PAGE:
The engine is however still not oil tight as there is a steady leak from the seal behind the ignition spinner – typical problems when you start using a motorcycle that’s been laid up for years hey?
Volvo 240 Estate – love it!
So Friday Mrs A and I are in the Volvo off to the Channel Tunnel and then on to Eindhoven to pick up a third Atlas. I’d agreed to buy it and asked Robert to break it down so it would fit in the back of the 240. Using the Volvo and a cheap Formula 1 hotel outside Dunkerque meant I could get it back to the UK for around £200 on top of the purchase price. Everything went fine and apart from siphoning the petrol from the tank into Atlas #2 for work tomorrow it’s all still in the Volvo. Another project…
Improvised allen key breaker bar…we all know where this is leading…
Still before going to Eindhoven Atlas #2 had returned back from work with a badly binding front brake. Normally no big deal but I knew from the Welsh Rally weekend that one of the bolts holding the calipher to the forks was seized. I’d left it a couple of days hoping the WD40 would soak in but today I had to get it fixed. I was surprised at the extent of the binding when I wheeled it outside – hmmm. Using a pair of Atlas handlebars and some heat I got a bit of movement in the bolt before the inevitable…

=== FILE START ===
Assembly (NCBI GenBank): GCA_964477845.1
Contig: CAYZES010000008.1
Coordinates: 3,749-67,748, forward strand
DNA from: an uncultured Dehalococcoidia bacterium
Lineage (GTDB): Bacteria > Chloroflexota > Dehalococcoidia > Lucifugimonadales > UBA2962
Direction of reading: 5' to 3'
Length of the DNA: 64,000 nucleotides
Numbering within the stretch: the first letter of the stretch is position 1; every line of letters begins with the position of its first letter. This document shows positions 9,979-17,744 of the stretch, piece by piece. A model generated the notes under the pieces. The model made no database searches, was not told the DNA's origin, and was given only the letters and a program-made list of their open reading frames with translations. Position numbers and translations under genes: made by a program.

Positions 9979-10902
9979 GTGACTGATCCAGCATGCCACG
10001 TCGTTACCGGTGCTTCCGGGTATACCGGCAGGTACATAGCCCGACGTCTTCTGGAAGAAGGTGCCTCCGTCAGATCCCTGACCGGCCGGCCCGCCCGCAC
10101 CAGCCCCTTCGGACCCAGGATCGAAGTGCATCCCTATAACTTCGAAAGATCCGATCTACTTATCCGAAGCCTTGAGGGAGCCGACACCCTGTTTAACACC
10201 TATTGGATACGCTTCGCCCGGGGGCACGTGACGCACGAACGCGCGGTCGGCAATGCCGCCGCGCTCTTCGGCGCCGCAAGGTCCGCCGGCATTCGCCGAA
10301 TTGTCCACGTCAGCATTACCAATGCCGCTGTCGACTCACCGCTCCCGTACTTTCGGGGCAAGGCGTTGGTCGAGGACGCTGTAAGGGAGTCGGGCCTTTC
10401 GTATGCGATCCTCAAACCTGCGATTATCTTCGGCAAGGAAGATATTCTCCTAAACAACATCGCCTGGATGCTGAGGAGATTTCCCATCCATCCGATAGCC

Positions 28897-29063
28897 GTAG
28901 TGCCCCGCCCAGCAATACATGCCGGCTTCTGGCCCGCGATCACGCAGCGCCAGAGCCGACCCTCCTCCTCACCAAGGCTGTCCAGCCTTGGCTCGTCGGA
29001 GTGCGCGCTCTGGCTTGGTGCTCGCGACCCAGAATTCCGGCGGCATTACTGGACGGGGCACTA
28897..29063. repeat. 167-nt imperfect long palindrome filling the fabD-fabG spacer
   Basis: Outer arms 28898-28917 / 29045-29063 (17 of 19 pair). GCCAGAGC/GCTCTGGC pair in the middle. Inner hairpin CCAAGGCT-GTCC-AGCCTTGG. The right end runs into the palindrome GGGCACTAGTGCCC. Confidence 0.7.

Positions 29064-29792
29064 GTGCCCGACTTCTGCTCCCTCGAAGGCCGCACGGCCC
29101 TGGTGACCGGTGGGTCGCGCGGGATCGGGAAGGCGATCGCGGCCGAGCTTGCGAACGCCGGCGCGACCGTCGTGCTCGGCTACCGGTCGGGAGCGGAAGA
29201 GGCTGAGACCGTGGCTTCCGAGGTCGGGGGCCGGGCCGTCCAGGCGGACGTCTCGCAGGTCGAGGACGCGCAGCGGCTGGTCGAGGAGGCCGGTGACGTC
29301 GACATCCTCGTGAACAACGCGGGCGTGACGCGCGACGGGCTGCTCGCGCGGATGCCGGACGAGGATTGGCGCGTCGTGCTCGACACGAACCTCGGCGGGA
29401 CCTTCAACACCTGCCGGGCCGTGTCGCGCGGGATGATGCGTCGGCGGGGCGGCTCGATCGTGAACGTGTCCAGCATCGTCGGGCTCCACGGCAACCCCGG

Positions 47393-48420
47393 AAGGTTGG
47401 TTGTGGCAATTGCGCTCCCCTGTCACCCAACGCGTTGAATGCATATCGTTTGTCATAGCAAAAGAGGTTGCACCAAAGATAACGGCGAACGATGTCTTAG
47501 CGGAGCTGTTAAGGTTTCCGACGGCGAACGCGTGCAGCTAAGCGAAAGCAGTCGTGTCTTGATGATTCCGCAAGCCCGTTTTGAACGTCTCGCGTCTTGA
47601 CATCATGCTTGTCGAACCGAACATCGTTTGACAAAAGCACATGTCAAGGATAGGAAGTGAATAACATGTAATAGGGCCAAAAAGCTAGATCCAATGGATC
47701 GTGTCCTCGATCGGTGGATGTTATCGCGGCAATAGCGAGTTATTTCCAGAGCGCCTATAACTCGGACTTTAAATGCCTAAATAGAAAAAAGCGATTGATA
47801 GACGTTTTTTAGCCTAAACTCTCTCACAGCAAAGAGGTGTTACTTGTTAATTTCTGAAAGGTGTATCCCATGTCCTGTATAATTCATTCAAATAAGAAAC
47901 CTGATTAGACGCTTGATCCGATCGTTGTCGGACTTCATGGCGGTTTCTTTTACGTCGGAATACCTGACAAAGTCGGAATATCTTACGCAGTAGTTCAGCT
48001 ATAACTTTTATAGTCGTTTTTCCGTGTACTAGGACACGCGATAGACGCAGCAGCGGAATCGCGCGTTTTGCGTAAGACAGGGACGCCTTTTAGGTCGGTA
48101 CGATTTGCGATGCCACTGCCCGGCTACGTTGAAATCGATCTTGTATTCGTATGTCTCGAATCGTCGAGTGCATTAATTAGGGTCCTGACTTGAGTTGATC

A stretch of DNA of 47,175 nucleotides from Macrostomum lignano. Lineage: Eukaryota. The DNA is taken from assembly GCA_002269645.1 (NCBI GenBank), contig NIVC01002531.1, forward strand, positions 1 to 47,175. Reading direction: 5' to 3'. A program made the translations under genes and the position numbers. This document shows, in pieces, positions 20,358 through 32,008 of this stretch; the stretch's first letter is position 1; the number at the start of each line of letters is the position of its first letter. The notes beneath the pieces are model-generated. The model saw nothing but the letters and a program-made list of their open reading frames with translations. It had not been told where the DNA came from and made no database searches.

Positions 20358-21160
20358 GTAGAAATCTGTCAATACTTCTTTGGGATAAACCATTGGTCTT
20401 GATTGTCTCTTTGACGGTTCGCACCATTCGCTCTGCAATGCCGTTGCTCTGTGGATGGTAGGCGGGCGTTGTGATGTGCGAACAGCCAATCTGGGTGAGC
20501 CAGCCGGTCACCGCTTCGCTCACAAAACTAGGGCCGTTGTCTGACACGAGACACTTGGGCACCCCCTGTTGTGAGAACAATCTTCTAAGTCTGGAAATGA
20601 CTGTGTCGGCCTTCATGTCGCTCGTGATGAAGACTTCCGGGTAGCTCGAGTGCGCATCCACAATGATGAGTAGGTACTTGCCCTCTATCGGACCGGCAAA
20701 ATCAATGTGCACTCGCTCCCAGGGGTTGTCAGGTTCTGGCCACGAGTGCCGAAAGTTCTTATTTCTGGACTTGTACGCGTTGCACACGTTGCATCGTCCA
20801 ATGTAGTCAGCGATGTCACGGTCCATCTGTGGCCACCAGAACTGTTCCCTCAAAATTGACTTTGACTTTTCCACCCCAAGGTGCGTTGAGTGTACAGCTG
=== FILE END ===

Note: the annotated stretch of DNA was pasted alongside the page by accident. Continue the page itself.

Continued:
In one sense not a bad result because at least now I could remove the calipher and because the it was just the head that sheared I have a good piece left to try and wind out once the WD40 has had a week to get into the thread. I can now also target the heat better. So a job for next weekend.
Luckily I have a spare front calipher – something I’d tried to fit on Atlas #1 a while back and wouldn’t bleed up due to I thought a bad seal along its seam. Turned out the poor seal was with where the brake line enters the body and it must be that Atlas #2 has a better line as no leak – hurrah! The double hurrah was that as I hadn’t been able to remove the top off the master cylinder I simply put the line into the body and presto the brake pumped up nice and hard…if you don’t take the top off the master cylinder it’s like putting your finger over the end of a straw – the fluid doesn’t fall out. There must be air in the line but that’s for another day…
Get’s prettier with every polish – bike don’t look bad either!